Creality CR-6 SE Review – is it really perfect?

Welcome to our hands-on review of the Creality CR-6 SE.

By now you likely know of the Creality brand of 3D printers. You’ve likely heard of the Ender 3 V2 but are wondering what’s the best printer you can get for a good price.

Well, I bought a Creality CR-6 SE to help you find out if it’s the best value you can get.

Ok, I actually bought four.

There are a million reviews online so we’re going to do something different for you.

We put the Creality CR-6 SE through 6 measurable torture tests to show you:

  • how easy it is to print with it,
  • how fast it can print,
  • how loud it is,
  • and what quality you should expect.

We’ll also review what’s really important on the CR-6 SE:

  1. What we love, like, and hate
  2. Stress test results and benchmarks (what the printer can do VS others)
    1. Print ease – will you work ON your 3D printer or will your 3D printer work for you?
    2. Print Speed – how fast it can really go
    3. Print Quality
      1. Maximum overhangs
      2. Maximum bridging
    4. Loudness
  3. Standout features and specs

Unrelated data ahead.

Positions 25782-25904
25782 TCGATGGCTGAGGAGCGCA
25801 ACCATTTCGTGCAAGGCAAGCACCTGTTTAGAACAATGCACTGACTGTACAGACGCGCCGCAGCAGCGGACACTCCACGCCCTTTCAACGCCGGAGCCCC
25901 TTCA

4. Debunking manufacturer’s claims
  5. A comprehensive feature review
  6. All the printer specs
  7. Alternative printers to consider

But why should you trust me?

I’m a mechanical engineer who choose his university because it had a 3D printer (back in 2004). I’ve been 3D printing for 4 years now and buy (or work with people who own) every printer I review.

I personally own four Creality CR-6 SEs and have been printing with them for over a month as of writing this.

While I do make a commission if you buy a 3D printer through my links, this is my side gig. Thankfully, I’m blessed to make enough money at my job that the $6 I’d make from your purchase isn’t life-changing money.

So I’d rather you pick the right printer for your needs, rather than the one that gets me the most commission.

So let’s get started…

Creality CR-6 SE, the bottom line


The CR-6 SE is a wonderful, wonderful 3D printer for beginners.